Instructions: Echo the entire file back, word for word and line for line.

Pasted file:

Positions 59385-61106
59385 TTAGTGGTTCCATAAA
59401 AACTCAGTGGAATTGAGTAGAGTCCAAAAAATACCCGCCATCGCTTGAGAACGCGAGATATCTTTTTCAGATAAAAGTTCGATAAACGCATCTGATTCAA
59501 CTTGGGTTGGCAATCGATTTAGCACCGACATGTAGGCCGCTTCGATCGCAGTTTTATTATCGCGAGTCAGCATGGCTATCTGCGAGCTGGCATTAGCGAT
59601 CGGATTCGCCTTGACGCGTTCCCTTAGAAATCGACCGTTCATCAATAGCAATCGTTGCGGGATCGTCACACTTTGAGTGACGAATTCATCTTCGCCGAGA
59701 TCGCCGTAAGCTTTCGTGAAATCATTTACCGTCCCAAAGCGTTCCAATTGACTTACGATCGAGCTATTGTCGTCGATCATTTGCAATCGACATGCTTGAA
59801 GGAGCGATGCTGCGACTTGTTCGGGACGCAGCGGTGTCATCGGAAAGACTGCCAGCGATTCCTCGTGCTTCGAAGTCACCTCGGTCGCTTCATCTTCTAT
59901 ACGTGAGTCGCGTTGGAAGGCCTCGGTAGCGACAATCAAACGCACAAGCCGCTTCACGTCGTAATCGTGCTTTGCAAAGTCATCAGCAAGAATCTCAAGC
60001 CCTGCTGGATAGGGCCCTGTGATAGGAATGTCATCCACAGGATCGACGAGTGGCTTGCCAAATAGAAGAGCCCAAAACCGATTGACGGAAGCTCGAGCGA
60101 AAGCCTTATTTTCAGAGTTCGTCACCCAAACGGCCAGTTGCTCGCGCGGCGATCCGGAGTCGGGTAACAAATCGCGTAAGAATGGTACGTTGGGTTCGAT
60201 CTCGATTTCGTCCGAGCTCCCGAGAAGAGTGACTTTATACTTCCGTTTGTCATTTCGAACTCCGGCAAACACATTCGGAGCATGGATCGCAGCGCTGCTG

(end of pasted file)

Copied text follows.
Positions 59385-61106
59385 TTAGTGGTTCCATAAA
59401 AACTCAGTGGAATTGAGTAGAGTCCAAAAAATACCCGCCATCGCTTGAGAACGCGAGATATCTTTTTCAGATAAAAGTTCGATAAACGCATCTGATTCAA
59501 CTTGGGTTGGCAATCGATTTAGCACCGACATGTAGGCCGCTTCGATCGCAGTTTTATTATCGCGAGTCAGCATGGCTATCTGCGAGCTGGCATTAGCGAT
59601 CGGATTCGCCTTGACGCGTTCCCTTAGAAATCGACCGTTCATCAATAGCAATCGTTGCGGGATCGTCACACTTTGAGTGACGAATTCATCTTCGCCGAGA
59701 TCGCCGTAAGCTTTCGTGAAATCATTTACCGTCCCAAAGCGTTCCAATTGACTTACGATCGAGCTATTGTCGTCGATCATTTGCAATCGACATGCTTGAA
59801 GGAGCGATGCTGCGACTTGTTCGGGACGCAGCGGTGTCATCGGAAAGACTGCCAGCGATTCCTCGTGCTTCGAAGTCACCTCGGTCGCTTCATCTTCTAT
59901 ACGTGAGTCGCGTTGGAAGGCCTCGGTAGCGACAATCAAACGCACAAGCCGCTTCACGTCGTAATCGTGCTTTGCAAAGTCATCAGCAAGAATCTCAAGC
60001 CCTGCTGGATAGGGCCCTGTGATAGGAATGTCATCCACAGGATCGACGAGTGGCTTGCCAAATAGAAGAGCCCAAAACCGATTGACGGAAGCTCGAGCGA
60101 AAGCCTTATTTTCAGAGTTCGTCACCCAAACGGCCAGTTGCTCGCGCGGCGATCCGGAGTCGGGTAACAAATCGCGTAAGAATGGTACGTTGGGTTCGAT
60201 CTCGATTTCGTCCGAGCTCCCGAGAAGAGTGACTTTATACTTCCGTTTGTCATTTCGAACTCCGGCAAACACATTCGGAGCATGGATCGCAGCGCTGCTG